Prop seal change - trouble?

Discussion in 'Bubba's Outboards' started by Pogo, May 26, 2006.

  1. Pogo

    Pogo New Member

    Messages:
    96
    State:
    North Carolina
    When I went out to the shed recently to prep my 2001 Tohatsu 15D2, I noticed a very small oil puddle under the foot. Checking it all day, it leaked about a drop an hour or a bit longer.

    I used this engine very little last season so it's been on the rack for 8 or 9 monhs. An aquaintance says to just run it and the seal will re-swell itself and stop leaking .... OOOoooo. k. ... a bit leery about that. Never saw a leak fix itself, they only got worse, but .... could be.

    Anyway ... anyone have an idea on the difficulty in changing out the seal and anything that might get me in over my head?

    Thanks
     
  2. Arkie55

    Arkie55 New Member

    Messages:
    669
    State:
    Mississippi
    Pogo,
    The seal probably isn't very difficult to change. Now I want you to know that I don't have any experience with Tohatsu lower units. I do however have some with Johnsons and Evinrudes and to change the lower unit seal around the prop shaft isn't all that difficult. I suggest you get a repair manual for your motor and it will give you detailed instructions on the repair. I will add that I don't think running your motor with the dripping seal will not hurt it. Just keep an eye on the oil level and repair the seal when you have time. Who knows, it could stop dripping on its own. Afterall it's a fairly new motor and shouldn't have a seal problem unless you got fishing line wrapped around the shaft behind the prop.
     

  3. Bobpaul

    Bobpaul New Member

    Messages:
    3,039
    State:
    Supply NC
    Was the oil very dark/black, or more clear?

    When was the last time it was changed?

    Have you pulled the prop to check for fishing line?
     
  4. Pogo

    Pogo New Member

    Messages:
    96
    State:
    North Carolina
    Thanks guys ...

    The oil is clearly lower unit lube, same light straw/clear color as new oil which it should be as I had just changed the lower unit lube before putting it on the rack.

    No, the prop's not been pulled, but none of the three times it was out last year was it in an area with fishermen. Doesn't mean a ball of line couldn't have drifted in, though, does it?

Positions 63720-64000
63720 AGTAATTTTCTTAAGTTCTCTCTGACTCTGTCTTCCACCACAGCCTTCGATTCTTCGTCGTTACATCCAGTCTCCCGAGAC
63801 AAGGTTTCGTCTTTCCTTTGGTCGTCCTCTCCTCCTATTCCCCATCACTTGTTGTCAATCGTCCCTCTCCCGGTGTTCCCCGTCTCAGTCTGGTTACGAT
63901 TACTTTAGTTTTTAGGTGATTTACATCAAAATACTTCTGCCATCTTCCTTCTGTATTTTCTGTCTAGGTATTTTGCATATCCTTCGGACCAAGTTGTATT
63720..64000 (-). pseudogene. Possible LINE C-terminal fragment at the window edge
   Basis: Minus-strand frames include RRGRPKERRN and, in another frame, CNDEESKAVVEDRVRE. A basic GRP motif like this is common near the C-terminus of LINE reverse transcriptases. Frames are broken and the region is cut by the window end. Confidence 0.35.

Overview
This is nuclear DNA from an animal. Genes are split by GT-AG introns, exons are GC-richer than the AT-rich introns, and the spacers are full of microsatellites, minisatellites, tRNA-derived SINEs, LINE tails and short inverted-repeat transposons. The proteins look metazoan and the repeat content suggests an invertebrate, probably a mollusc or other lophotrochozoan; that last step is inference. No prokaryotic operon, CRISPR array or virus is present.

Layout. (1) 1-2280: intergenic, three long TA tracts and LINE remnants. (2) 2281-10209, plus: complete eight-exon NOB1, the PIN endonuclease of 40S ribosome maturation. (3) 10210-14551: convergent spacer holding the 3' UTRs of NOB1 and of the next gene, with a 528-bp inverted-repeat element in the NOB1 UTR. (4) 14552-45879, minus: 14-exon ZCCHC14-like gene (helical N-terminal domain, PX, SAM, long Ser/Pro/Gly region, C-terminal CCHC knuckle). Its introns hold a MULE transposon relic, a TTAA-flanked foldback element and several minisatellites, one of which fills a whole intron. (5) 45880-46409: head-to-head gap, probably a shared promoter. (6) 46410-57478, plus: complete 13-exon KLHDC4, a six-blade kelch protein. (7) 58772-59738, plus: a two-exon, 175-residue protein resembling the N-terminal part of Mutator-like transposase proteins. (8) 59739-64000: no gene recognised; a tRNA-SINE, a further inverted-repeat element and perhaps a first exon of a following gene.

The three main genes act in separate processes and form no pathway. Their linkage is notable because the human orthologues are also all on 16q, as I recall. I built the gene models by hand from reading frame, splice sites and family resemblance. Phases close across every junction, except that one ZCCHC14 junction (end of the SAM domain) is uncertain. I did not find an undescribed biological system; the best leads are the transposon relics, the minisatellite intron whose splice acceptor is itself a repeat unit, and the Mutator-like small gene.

From the parts breakdown, it appears all I have to do it pull the prop and the seal will be right there, in sight and accessible.

    You may be right and running it, at least for a while and under a close watch, might be O.K., but I think replacing the seal would be the more prudent course to take.
     
  5. Bubbakat

    Bubbakat New Member

    Messages:
    4,532
    State:
    McMinnvill
    It might seal for a little while after it warms up but upon it cooling down it will let water seep into the housing.
     
  6. Bobpaul

    Bobpaul New Member

    Messages:
    3,039
    State:
    Supply NC
    Unless Nissan has a new way of pulling and replacing the prop shaft seal, the bearing carrier has to be pulled. The old seals removed and new ones replaced.

    I'm not sure about Nissan, but most others have back to back propshaft seals.
     
  7. Pogo

    Pogo New Member

    Messages:
    96
    State:
    North Carolina
    I gather then, that it's a long way from a simple job, Bobpaul.

    I've built boats and repaired boats from the simple to the absurd, but I've never been into an outboard beyond simple carbs & ignitions so this is new stuff to me.

    What you describe sounds like removing/re-installing a pressed in carrier and that is not something I'd welcome doing.

    Oh, well ...
     
  8. Arkie55

    Arkie55 New Member

    Messages:
    669
    State:
    Mississippi
    Pogo,
    Removing the bearing carrier is not difficult. All it takes is a slide hammer with with the proper attachment to hook the inside lip of the carrier. At least on a Johnson and Evinrude there are two bolts through the gear case end of the carrier. Once they are removed, use the slide hammer first one side then the other to keep the carrier coming out without binding on the shaft. Only takes a few minutes to get it out.
     
  9. Bobpaul

    Bobpaul New Member

    Messages:
    3,039
    State:
    Supply NC
    It's not that difficult and no pressing in of bearings are needed.

    The bearing carrier is removed with whatever type puller will work. It needs to grab the carrier and the screw/bolt part of the puller rests on the prop shaft.

    What holds the bearing carrier in place is a couple of small bolts or a large threaded ring. What causes it to be pulled out is a large o-ring that seals it in place.

    Once removed you poke out the seals from the inside out and tap in new ones.
     
  10. Pogo

    Pogo New Member

    Messages:
    96
    State:
    North Carolina
    Thanks guys ... Arkie and Bobpaul? ... I feel much better and I do appreciate your time and attention.

    Looks like I just need to pull the prop, then see what I have and then make a quick trip to the auto parts store for a puller that will fit ... or, as Arkie says ... a slide puller.

    Thanks to all of you.
     
  11. Pogo

    Pogo New Member

    Messages:
    96
    State:
    North Carolina
    Done deal and ... you guys were right (plus maybe I was lucky).

    The prop had to be "worked off , but the carrier was no problem at all. Once out, there was the seal.

    Replaced it with the new one, greased up the shaft and slid it all back together in about 30 minutes total.

    I do really appreciate all you guys ... :)
     
  12. Bobpaul

    Bobpaul New Member

    Messages:
    3,039
    State:
    Supply NC
    Your allowed to periodicly take the prop of the shaft to inspect for fishing line, and grease the prop shaft each time.:lol: